• Sweet 16 appearances: Krzyzewski 12, Izzo 11
  • NCAA wins: Izzo 40; Krzyzewski 38
  • NCAA winning percentage: Krzyzewski 74.5; Izzo 74.1

It looks a lot closer, doesn’t it?

Izzo actually has an edge in Final Four appearances and overall NCAA Tournament wins. K leads in national titles, Sweet 16 appearances and NCAA Tournament winning percentage.

A cynic may point to K’s three opening round losses in NCAA play this century … except that Izzo’s Michigan State teams have lost their opening game four times since 2000.

I admit that I am biased, but I can’t see where Izzo’s two extra Final Four appearances overshadow K’s extra national title and his better overall NCAA Tournament winning percentage – although the latter is so tight that if Michigan State wins Saturday, Izzo will take the lead in that category (at least in this century).

Then again, considering that Krzyzewski has an 8-1 head-to-head record with Izzo, the odds are good that the Blue Devils will prevail in the semifinal matchup.

More than that, there is a serious flaw in Izzo’s resume – one that the talking heads rarely mention. As good as his teams are in the regionals and early rounds, they have been shockingly inefficient in the Final Four.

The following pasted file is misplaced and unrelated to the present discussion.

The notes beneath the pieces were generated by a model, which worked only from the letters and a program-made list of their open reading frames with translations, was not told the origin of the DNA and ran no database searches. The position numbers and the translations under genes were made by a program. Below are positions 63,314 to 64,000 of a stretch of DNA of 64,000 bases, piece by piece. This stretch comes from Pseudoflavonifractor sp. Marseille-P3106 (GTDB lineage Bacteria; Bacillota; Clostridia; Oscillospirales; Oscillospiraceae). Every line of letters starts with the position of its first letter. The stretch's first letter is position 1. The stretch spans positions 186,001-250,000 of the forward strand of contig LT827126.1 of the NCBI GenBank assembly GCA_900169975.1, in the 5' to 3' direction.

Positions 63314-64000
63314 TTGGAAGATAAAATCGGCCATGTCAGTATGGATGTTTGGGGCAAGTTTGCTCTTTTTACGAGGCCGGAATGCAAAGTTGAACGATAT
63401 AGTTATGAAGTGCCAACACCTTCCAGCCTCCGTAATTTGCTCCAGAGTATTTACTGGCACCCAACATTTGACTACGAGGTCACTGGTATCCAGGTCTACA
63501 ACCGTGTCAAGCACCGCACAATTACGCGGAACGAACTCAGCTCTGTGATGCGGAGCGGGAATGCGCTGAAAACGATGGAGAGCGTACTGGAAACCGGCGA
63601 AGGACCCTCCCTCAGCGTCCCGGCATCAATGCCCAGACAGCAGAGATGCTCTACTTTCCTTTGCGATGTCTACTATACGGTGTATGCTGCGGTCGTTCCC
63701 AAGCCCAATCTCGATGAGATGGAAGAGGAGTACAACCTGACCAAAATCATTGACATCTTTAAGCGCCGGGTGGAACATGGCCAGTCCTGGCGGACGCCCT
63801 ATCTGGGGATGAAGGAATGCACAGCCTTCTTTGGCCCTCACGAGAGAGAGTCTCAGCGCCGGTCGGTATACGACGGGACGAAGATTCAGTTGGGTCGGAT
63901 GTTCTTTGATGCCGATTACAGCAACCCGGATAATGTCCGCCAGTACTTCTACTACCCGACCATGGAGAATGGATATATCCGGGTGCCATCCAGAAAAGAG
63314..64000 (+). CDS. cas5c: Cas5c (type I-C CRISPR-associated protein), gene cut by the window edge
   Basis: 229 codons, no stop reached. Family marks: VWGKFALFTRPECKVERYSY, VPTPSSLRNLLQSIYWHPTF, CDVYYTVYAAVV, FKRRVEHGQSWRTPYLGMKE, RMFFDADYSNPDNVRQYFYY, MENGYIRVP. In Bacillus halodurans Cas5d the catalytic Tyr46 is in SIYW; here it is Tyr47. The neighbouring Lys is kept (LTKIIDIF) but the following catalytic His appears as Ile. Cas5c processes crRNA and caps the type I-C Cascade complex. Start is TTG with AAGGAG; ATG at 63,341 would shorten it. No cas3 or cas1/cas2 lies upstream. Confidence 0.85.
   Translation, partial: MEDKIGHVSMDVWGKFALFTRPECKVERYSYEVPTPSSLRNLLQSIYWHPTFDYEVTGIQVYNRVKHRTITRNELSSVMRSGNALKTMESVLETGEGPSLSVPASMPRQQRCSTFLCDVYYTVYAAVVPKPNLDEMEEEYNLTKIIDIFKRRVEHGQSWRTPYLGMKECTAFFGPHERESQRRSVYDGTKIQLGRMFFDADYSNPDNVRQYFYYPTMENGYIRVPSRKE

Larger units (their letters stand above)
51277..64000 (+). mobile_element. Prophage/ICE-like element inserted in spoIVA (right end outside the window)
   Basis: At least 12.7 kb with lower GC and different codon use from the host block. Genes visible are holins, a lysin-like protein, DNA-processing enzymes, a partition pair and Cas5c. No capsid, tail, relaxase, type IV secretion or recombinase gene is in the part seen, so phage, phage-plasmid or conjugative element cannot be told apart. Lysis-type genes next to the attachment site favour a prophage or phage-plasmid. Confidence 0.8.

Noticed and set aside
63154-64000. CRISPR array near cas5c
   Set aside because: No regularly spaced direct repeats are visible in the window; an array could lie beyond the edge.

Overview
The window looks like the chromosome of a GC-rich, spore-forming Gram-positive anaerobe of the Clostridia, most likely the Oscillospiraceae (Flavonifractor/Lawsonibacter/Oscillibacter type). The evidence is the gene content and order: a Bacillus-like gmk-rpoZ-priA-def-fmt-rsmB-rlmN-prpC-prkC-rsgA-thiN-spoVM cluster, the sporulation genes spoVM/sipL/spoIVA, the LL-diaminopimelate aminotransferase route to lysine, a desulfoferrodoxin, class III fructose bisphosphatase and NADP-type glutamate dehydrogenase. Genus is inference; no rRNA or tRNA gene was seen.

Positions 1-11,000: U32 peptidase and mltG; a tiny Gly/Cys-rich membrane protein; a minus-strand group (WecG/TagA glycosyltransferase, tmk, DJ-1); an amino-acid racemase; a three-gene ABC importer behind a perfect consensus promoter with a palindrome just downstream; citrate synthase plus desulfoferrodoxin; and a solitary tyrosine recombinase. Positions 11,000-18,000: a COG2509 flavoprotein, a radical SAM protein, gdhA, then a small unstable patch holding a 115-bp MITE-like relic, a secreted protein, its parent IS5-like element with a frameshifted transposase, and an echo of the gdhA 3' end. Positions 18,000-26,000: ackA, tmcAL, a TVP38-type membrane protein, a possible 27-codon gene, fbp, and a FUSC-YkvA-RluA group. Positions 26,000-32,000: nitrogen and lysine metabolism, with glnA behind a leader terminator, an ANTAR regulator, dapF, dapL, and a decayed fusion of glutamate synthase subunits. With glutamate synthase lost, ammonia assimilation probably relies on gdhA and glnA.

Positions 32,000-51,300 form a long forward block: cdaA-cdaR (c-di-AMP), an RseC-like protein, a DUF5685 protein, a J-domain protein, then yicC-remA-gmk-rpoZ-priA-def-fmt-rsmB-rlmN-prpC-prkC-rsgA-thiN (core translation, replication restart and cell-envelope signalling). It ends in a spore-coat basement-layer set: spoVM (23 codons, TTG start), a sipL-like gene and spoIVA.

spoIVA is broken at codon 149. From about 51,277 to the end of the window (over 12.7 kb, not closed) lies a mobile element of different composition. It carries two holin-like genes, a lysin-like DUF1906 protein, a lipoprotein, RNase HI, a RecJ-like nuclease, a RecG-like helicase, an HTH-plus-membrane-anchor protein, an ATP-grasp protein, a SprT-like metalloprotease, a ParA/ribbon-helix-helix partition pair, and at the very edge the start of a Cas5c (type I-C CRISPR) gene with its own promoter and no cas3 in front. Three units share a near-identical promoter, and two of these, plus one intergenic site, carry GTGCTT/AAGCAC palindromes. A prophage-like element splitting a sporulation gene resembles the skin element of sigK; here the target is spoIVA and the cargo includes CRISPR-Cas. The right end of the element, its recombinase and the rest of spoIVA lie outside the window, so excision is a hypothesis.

Izzo is Final Four record is 3-5 (3-4 this century). Two of those wins came in 2000, when Mateen Cleaves, Morris Peterson and company won the title in Indianapolis. The other win came in the 2009 semifinals, before the Spartans were destroyed, 89-72, by UNC in the national title game.

By contrast, Coach K is 12-7 in Final Four games (only Wooden has more Final Four wins) – 4-1 this century. He’s 8-3 in the national semifinals and 4-4 in championship games.

So which coach has the better NCAA track record heading into Saturday’s game?


There’s one reason that Izzo’s NCAA success stands out – based on seeding and pre-tournament projections, his teams have overachieved.

Not at first – his 2000 national champions were a No. 1 seed. His 2001 Final Four team was a No. 1 seed. But his 2005 Final Four team was a No. 5 seed. His 2010 Final Four team (the one that lost to Butler on the day Duke beat West Virginia) was a No. 5 seed. And this year’s Final Four team was a No. 7 seed.

Izzo is the only coach in NCAA history to take three teams seeded No. 5 or above to the Final Four.

In contrast, K’s four Final Four trips this century have all been with No. 1 seeds. He’s had nine No. 1 seeds in this century – Izzo three.

By that measure, K should do better than Izzo in NCAA play. The fact that Izzo’s record is so close to K’s could be used to argue that he’s a better tournament coach – even if K’s tournament record is slightly better.